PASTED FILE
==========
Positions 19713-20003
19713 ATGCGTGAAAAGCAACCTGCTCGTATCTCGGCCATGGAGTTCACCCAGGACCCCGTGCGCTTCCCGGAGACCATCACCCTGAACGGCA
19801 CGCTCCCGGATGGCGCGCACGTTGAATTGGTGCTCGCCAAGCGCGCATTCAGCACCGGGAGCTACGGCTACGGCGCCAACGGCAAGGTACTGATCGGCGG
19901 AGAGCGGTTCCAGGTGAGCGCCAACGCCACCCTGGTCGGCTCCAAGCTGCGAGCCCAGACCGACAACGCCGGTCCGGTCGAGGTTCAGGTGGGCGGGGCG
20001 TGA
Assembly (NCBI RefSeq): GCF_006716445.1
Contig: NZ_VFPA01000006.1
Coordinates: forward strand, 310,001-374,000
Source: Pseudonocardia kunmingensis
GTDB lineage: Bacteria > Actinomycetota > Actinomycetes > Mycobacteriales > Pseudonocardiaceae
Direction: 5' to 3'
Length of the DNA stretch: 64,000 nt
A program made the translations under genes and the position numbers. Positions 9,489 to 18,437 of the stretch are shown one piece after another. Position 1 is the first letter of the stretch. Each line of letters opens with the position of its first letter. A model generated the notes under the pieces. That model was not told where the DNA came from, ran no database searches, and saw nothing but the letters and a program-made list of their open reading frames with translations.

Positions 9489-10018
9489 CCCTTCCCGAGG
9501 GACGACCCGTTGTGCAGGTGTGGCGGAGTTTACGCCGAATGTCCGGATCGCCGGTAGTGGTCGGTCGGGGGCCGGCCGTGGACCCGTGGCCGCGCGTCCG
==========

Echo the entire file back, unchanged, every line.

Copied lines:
Positions 19713-20003
19713 ATGCGTGAAAAGCAACCTGCTCGTATCTCGGCCATGGAGTTCACCCAGGACCCCGTGCGCTTCCCGGAGACCATCACCCTGAACGGCA
19801 CGCTCCCGGATGGCGCGCACGTTGAATTGGTGCTCGCCAAGCGCGCATTCAGCACCGGGAGCTACGGCTACGGCGCCAACGGCAAGGTACTGATCGGCGG
19901 AGAGCGGTTCCAGGTGAGCGCCAACGCCACCCTGGTCGGCTCCAAGCTGCGAGCCCAGACCGACAACGCCGGTCCGGTCGAGGTTCAGGTGGGCGGGGCG
20001 TGA
Assembly (NCBI RefSeq): GCF_006716445.1
Contig: NZ_VFPA01000006.1
Coordinates: forward strand, 310,001-374,000
Source: Pseudonocardia kunmingensis
GTDB lineage: Bacteria > Actinomycetota > Actinomycetes > Mycobacteriales > Pseudonocardiaceae
Direction: 5' to 3'
Length of the DNA stretch: 64,000 nt
A program made the translations under genes and the position numbers. Positions 9,489 to 18,437 of the stretch are shown one piece after another. Position 1 is the first letter of the stretch. Each line of letters opens with the position of its first letter. A model generated the notes under the pieces. That model was not told where the DNA came from, ran no database searches, and saw nothing but the letters and a program-made list of their open reading frames with translations.

Positions 9489-10018
9489 CCCTTCCCGAGG
9501 GACGACCCGTTGTGCAGGTGTGGCGGAGTTTACGCCGAATGTCCGGATCGCCGGTAGTGGTCGGTCGGGGGCCGGCCGTGGACCCGTGGCCGCGCGTCCG